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(2)

Lovely beach but bit of a trek for little ones

April 2017


Glorious beach at the mouth of the Erme. Narrow lanes and very limited parking. No toilets, cafes etc - wonderful! Turning circle for cars just before the beach but expect to have to reverse back up the access lane to allow cars that are leaving to go back. A nightmare on Bank Holidays - parking almost impossible and expect to have to negotiate very tight spaces.

September 2017



Mothecombe Beach
(17 miles)

One of South Devon’s quieter beaches, Mothecombe is a large and unspoiled, privately owned stretch of sand that’s open every day, all year round. Having won an award from the Marine Conservation Society for its clean sea and sand, you can be assured that relaxing here and pottering about in the water is going to be a happy, healthy and pleasant experience for all in this sheltered corner of Devon. For those wanting to try out water sports, Mothecombe offers the ideal conditions for windsurfing, kayaking, body boarding and generally enjoying the water, particularly for beginners as it’s a comparatively gentle environment in which to give it a go. Given its pristine nature, it will probably come as no surprise that dogs are not allowed on the beach in high season, so keep an eye out for signs for more information, but best to steer clear with furry friends from May to September. There is a car park from which you can access the beach down a narrow path, so it’s not ideal for wheelchair users, but is otherwise conveniently close by. There’s also a tea house in the car park for drinks and snacks and there are toilets nearby as well, so pending the tides you can spend a good day here enjoying the natural scenery and all the fun that it brings with it, whether that’s for the whole family, on a romantic afternoon in the summer sun, or simply enjoying the peace and quiet of this less populated park of the coastline.

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(1)

Lovely beach but cafe was being renovated and we were gasping for a cuppa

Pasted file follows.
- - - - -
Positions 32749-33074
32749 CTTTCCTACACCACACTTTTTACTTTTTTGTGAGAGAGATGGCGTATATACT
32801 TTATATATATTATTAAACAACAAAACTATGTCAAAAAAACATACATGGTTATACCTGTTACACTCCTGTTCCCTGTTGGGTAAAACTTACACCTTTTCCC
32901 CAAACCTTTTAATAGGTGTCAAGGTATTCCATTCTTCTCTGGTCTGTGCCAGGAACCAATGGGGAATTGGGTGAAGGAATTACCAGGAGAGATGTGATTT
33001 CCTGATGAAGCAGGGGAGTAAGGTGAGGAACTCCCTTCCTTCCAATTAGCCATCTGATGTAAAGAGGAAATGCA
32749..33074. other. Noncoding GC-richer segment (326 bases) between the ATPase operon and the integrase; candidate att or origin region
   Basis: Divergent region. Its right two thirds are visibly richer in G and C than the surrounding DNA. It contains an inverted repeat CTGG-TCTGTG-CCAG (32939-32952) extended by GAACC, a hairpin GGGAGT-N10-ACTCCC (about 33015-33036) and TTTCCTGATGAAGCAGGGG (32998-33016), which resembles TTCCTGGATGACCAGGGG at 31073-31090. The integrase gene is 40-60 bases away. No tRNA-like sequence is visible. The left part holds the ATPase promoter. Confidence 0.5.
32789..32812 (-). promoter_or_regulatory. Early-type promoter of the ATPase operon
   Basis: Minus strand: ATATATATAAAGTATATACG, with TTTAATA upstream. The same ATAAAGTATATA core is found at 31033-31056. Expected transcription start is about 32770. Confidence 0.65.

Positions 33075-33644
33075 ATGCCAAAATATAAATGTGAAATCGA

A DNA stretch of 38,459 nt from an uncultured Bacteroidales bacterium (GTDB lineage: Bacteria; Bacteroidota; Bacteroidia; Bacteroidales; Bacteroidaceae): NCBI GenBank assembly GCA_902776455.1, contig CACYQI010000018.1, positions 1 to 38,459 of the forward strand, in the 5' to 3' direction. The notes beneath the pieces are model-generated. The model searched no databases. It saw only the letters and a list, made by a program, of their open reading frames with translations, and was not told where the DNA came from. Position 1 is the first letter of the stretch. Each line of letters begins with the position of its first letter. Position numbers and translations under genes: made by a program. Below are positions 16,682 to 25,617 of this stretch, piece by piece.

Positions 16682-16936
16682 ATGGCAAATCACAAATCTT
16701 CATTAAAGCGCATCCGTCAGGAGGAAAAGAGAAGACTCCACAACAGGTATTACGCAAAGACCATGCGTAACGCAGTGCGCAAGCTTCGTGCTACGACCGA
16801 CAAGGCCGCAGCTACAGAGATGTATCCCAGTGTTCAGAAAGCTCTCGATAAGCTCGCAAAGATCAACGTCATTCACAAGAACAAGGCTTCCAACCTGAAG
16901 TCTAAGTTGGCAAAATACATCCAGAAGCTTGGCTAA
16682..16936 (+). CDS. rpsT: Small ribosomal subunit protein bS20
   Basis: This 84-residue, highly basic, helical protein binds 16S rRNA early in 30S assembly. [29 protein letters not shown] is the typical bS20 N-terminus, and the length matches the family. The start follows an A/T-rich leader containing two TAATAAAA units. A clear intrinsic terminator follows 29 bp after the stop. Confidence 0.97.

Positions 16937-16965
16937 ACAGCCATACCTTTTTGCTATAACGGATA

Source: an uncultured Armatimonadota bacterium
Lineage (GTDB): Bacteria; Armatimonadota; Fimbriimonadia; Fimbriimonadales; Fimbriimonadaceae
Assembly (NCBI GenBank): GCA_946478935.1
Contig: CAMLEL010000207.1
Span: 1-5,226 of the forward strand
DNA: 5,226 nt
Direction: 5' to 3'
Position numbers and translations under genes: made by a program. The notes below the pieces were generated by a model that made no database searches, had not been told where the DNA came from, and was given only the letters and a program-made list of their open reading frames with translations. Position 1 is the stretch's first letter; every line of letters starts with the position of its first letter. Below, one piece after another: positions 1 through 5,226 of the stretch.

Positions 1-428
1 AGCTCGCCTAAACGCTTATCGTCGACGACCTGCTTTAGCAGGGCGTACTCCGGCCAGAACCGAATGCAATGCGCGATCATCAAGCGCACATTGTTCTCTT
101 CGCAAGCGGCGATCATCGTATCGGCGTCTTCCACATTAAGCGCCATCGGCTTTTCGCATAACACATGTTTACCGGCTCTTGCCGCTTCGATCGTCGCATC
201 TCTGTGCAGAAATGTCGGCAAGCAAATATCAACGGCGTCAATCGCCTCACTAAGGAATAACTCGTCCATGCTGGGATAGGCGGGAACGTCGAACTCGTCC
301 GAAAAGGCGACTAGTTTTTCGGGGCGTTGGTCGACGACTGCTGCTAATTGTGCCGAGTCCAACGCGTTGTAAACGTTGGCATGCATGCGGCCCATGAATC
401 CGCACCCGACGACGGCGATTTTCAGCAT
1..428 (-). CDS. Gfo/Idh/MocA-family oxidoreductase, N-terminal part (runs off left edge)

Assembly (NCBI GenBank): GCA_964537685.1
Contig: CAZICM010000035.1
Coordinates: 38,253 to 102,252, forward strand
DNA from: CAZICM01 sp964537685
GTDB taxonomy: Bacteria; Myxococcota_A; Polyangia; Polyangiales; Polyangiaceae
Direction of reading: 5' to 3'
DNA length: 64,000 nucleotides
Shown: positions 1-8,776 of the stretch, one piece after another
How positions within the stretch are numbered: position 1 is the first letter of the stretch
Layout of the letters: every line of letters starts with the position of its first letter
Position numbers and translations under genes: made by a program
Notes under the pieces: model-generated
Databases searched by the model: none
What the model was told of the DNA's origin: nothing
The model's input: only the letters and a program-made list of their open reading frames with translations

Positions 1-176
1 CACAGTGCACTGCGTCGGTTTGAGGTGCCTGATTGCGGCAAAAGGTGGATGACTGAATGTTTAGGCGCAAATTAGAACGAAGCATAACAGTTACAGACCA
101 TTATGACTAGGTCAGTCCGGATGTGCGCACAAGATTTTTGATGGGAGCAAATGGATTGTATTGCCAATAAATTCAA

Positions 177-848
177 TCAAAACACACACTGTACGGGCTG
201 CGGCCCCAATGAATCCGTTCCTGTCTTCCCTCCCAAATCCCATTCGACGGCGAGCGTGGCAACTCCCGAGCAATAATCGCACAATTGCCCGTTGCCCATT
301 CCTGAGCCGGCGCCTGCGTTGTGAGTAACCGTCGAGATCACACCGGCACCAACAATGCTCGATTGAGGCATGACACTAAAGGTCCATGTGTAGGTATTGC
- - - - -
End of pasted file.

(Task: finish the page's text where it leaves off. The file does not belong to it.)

April 2017



Ayrmer Cove

Ayrmer Cove
(18 miles)

Roughly one kilometre (20 minutes depending on your pace) from the National Trust car park at Ringmore, and with a selection of footpaths to get to it, Ayrmer Cove is a quiet secluded beach on the South West Coast Path. For anyone on holiday in South Devon it’s a peaceful place to sit and contemplate the natural scenery amongst the shingle, pebbles and rock pools, admiring the cliffs. It makes for a beautiful destination to walk to from Ringmore itself, which is a small village (population 230) with views towards the cove itself as well as Bigbury Bay – it makes for a wonderful holiday cottage destination in South Devon as well as a place to visit as part of your day. Walking to the beach allows you to discover the surrounding woodland, wildlife and history of the area – taking in old smugglers’ routes and hedgerows that have been in situ since the 1800s. It is a little tricky to get to so it’s not ideal for wheelchairs, and there aren’t any toilets or facilities at the beach itself so if you want to stay for a little while don’t forget to take snacks or a picnic if the weather is right. This is all about enjoying the environment that’s such a proud part of the National Trust – it’s everything a holiday in Devon is about, and yes, dogs are permitted all year round and will very much enjoy the walk!

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(2)

Gorgeous beach for an evening swim and barbecue. So peaceful and beautiful

June 2017


Simply stunning and well worth the steep (ish) walk down from the National Trust car park at Ringmore. When there - it's hard to imagine the horrors of today's modern world.

September 2017



Challaborough Bay

Challaborough Bay
(19 miles)